An investigation of Head Start preschool children’s executive function, early literacy, and numeracy learning in the midst of the COVID-19 pandemic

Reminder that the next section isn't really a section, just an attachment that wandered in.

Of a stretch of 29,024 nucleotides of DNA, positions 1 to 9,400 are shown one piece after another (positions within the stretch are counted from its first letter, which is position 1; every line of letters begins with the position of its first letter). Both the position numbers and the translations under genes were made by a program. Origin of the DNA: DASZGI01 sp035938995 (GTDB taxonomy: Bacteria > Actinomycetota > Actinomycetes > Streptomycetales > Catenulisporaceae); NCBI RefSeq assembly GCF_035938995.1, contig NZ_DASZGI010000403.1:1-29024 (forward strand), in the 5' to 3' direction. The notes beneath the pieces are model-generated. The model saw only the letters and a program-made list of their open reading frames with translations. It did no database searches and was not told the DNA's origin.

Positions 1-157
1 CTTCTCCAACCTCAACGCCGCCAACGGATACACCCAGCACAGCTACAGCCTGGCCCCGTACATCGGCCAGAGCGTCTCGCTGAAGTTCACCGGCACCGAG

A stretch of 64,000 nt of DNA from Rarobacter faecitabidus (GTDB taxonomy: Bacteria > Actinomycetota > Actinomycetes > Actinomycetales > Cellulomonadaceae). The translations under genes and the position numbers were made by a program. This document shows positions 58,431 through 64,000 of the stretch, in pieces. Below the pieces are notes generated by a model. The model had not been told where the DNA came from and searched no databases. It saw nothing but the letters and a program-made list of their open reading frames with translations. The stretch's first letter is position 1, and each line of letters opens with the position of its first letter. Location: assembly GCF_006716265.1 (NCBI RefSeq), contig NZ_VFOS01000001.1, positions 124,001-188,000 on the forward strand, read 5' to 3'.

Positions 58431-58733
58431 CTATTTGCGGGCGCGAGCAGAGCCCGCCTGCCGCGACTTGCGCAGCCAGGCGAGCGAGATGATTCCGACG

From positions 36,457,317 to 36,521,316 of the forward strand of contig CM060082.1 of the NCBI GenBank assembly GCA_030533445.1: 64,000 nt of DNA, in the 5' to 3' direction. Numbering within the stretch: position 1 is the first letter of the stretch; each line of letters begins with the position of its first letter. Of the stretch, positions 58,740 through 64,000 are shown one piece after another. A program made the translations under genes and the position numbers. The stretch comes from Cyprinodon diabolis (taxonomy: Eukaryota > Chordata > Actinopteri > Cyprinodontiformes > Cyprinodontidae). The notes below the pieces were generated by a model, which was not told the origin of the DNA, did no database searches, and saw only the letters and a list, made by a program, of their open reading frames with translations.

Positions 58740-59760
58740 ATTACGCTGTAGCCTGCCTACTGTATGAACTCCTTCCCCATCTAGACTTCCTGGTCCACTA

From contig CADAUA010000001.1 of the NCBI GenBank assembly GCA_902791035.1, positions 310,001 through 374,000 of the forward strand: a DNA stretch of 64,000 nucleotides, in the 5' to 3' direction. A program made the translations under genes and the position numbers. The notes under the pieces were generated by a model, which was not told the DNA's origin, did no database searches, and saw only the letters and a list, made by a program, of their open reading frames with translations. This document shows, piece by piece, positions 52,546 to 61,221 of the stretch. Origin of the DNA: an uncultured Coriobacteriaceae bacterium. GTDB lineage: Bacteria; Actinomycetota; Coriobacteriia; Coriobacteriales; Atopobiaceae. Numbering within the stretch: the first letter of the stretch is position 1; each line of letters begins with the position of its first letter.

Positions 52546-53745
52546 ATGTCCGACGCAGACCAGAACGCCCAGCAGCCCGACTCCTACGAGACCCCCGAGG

The COVID-19 pandemic’s impact on preschool children’s school readiness skills remains understudied. This research investigates Head Start preschool children’s early numeracy, literacy, and executive function outcomes during a pandemic-affected school year, using a novel virtual assessment methodology. Study children (N = 336; mean age = 51 months; 46% Hispanic; 36% Black Non-Hispanic; 52% female) in a network of Head Start centers in four states (Nevada, New Jersey, Pennsylvania, and Wisconsin) experienced low in-person preschool exposure compared to national pre-pandemic norms. However, study children experienced fall to spring score gains during the pandemic-affected year of 0.05 SD in executive function, 0.27 SD in print knowledge, and 0.45-0.71 SD in early numeracy skills, growth not outside the general range of that observed in pre-pandemic research studies. For two of the three early numeracy domains measured, spring test score outcomes were stronger among children who attended more in-person preschool. We discuss implications for future research and policy. (author abstract)
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